Sulfur hexafluoride (SF6) insulates medium- and high-voltage switchgears around the world. In its pure form, this non-toxic, inert gas helps the power transmission & distribution (T&D) industry operate more safely by extinguishing high-temperature arcs. With a much higher dielectric strength compared to other media, SF6 also allows gas-insulated equipment (GIE) to be compact. The non-flammable gas is a potent arc quencher: In the high-heat environment of an electrical discharge, the six fluorine atoms split from the sulfur atom to capture an electron. After the discharge is quenched, the molecule quickly recombines.
As GIE ages, moisture enters the gas compartment to equalize with the dry SF6 gas. However, humidity in the gas causes severe operational and safety issues. Water is an impurity that, by its very presence, lowers the overall system’s dielectric strength. H2O also prevents sulfur and fluoride from recombining fully. When SF6 doesn’t “self-heal” completely after each electrical arc, there’s less and less of it. What’s more, separated sulfur and fluorine can combine with the oxygen molecules in water to create toxic by-products: thionyl tetrafluoride (SOF4), thionyl fluoride (SOF2), sulfuryl fluoride (SO2F2), and sulfur dioxide (SO2). This acidic, corrosive environment damages equipment, leading to leaks that can endanger personnel and the environment (SF6 is a potent greenhouse gas).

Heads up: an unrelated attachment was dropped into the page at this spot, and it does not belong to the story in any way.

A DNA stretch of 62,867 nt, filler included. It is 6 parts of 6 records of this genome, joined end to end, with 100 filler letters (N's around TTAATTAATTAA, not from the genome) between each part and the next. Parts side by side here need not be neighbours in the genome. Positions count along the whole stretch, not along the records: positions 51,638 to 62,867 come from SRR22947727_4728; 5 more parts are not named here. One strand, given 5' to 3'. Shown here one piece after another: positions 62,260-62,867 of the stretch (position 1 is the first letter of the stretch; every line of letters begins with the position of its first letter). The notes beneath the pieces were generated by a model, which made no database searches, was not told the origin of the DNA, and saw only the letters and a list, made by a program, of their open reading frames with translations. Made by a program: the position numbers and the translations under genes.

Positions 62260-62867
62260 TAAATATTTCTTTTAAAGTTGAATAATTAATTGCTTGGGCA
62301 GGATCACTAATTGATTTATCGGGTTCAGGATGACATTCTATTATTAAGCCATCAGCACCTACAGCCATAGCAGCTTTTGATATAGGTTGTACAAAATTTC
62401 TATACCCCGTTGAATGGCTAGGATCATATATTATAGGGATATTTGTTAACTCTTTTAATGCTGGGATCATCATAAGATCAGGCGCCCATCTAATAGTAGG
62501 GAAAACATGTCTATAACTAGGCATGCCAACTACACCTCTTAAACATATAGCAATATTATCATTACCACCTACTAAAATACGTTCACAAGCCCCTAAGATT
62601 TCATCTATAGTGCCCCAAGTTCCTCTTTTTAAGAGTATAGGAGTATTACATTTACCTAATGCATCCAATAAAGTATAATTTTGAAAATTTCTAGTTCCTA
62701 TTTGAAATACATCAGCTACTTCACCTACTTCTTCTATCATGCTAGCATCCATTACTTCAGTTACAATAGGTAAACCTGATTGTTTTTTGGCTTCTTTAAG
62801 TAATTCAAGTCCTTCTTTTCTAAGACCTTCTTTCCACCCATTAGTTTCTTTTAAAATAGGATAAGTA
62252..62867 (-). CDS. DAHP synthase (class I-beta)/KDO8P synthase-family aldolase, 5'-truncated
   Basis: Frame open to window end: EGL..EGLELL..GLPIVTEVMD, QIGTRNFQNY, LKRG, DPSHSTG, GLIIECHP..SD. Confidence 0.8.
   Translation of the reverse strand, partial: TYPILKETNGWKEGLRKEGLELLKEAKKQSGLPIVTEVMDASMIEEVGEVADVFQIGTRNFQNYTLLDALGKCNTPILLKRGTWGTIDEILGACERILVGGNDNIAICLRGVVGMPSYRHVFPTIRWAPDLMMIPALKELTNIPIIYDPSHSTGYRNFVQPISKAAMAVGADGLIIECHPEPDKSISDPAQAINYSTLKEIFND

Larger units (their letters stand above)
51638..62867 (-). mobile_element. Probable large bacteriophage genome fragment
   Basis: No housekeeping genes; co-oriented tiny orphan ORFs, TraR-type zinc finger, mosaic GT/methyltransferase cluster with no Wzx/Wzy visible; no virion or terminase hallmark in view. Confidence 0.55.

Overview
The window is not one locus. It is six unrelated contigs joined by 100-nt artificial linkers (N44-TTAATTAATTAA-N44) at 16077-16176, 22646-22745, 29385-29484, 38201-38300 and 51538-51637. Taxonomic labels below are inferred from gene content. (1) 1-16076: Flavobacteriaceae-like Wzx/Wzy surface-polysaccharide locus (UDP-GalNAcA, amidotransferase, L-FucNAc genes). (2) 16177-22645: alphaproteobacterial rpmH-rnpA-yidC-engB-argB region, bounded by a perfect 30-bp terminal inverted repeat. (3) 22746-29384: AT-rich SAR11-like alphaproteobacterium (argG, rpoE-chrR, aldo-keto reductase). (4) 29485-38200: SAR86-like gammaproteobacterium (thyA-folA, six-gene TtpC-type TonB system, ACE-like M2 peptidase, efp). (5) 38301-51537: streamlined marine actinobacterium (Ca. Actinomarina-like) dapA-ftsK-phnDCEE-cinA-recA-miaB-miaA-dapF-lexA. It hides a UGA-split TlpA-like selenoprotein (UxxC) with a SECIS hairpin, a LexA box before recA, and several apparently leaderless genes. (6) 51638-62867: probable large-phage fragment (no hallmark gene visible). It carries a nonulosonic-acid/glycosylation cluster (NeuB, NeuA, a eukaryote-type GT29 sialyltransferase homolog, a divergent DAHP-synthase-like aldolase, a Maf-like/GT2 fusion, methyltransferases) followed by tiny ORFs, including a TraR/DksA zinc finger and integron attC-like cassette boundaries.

There are four main ways to protect T&D infrastructure and the planet from the effects of humid SF6 gas:
- Replace the gas-filled equipment that is allowing moisture to enter
- Regularly replace the wet SF6 with new technical-grade gas
- Regularly filter the humid gas and then put it back into the GIE
- Retrofit new absorber kits inside gas compartments with low gas quality
However, these methods are expensive and/or disruptive.
Taking the equipment offline removes a layer of redundancy and affects the grid’s safety. Evacuating the contaminated gas and replacing it with technical grade SF6 is not cheap: a 110 lb. (50 kg) cylinder of SF6 can cost more than $1,000. Recovering the humid SF6 gas, filtering it, and putting it back into GIE would save some money, but this process also involves significant downtime of the complete switchgear; replacing the saturated absorber material inside gas compartments shares the same downsides. Trying to “dehydrate” a saturated compartment by filling it with a very dry gas (e.g., N2) does not generally yield good results, is only a temporary fix, plus the residual gas could contaminate the SF6 even more.
WIKA advertisement in the issue: “GAD-2000 SF6 Gas Dehydration System”